• my backpack–23 lbs
  • my computer gear–11 lbs
  • sleeping bags–7 lbs each (three of them for a total of 21 lbs.)
  • freeze-dried food–22 lbs
  • tent–9 lbs
  • heater–13.5 lbs (for the plane engine compartment)
  • gas stove–3.5 lbs (to heat water)
  • gallon of fuel–7 lbs (for stove)
  • satellite phone–4 lbs
  • bunny boots–5 lbs
  • parkas–4 lbs. (two of them for a total of 8 lbs.)
  • survival bag–24 lbs (hatchet, fire starter, waterproof matches, hook and string, and more!)

Then Mr. Paulsen added up the totals to see what could come along and what had to be left behind. He got 664 pounds. Mr. Lashock (the dog handler) checked over Mr. Paulsen’s math and came up with a different total: 661 pounds.

Other items weighed the following in pounds (lbs.):

So, who was right about the total weight? Why do you know? Are you sure? What would you need to do to be sure you added correctly?


In this case does it matter that you added perfectly, or is “about” good enough?

Keep on adding to your dreams!
Ms. Cater


March 3, 2007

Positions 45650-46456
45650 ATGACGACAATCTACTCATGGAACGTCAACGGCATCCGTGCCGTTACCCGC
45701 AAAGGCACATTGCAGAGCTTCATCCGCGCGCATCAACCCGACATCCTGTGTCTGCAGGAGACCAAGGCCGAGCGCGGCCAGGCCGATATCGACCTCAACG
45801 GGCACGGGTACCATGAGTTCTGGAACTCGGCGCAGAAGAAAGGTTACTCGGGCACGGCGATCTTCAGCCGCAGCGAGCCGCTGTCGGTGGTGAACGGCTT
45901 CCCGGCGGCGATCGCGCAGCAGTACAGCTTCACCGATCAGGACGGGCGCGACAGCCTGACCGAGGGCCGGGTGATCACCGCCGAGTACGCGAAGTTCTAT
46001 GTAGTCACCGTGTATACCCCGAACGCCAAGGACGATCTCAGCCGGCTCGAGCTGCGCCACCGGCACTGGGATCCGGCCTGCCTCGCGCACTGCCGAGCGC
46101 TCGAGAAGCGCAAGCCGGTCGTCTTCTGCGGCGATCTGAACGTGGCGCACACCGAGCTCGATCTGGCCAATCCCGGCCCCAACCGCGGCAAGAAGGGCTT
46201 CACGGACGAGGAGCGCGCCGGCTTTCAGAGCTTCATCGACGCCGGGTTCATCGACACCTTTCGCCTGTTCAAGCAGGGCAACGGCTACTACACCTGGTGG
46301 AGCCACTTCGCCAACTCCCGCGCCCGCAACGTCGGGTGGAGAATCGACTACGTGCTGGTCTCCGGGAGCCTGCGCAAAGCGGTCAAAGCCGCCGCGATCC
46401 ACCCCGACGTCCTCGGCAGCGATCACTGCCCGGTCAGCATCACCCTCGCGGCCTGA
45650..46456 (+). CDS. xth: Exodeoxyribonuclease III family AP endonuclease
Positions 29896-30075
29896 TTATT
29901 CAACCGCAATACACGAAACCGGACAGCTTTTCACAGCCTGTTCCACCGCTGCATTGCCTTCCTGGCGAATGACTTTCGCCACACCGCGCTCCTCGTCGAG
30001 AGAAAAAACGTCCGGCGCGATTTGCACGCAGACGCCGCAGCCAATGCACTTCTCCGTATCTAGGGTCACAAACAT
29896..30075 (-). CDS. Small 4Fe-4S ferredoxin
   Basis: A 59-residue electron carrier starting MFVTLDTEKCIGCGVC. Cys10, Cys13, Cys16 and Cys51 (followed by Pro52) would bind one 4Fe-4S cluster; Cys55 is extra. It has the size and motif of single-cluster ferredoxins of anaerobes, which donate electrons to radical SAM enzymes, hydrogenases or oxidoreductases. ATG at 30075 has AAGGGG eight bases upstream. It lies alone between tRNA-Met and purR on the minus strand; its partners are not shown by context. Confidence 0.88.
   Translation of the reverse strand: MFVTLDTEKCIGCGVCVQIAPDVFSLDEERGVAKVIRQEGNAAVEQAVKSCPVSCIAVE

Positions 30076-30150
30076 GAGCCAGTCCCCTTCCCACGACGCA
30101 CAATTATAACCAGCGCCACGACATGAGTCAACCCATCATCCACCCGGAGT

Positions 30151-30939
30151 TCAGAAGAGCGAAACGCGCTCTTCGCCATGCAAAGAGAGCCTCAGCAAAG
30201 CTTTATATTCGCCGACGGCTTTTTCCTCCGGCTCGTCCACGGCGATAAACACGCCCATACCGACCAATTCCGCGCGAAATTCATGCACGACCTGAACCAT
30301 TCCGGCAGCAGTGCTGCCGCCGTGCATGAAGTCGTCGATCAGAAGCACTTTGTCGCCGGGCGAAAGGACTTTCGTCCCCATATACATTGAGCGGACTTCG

Filed under: Iditarod! — iditalearn2010 @ 7:49 pm

Mr. Paulsen showed me a part of the Iditarod trail today via dog team. It was a beautiful afternoon and the temperature was about 10 degrees above zero.

moosethumbnailThe photo attached was taken about five miles from the start of the race. The trail is hard packed and very fast. We passed overflow. Do you know what overflow is? Overflow is when the snow pushes the ice down and the water from the river flows over the top.

We saw two moose this morning on our way to Talketna for some sourdough pancakes.
My pancake took up the whole plate. Blueberries on top. Yum!

The roadhouse restaurant is a famous spot for mountain climbers before and after their climb up to Denali mountain also known as Mt. McKinley.

I’m looking forward to the start of the race tomorrow. We will be helping Randy Cummins get his dog team to the starting line.

Bye for now,

Mrs. Cater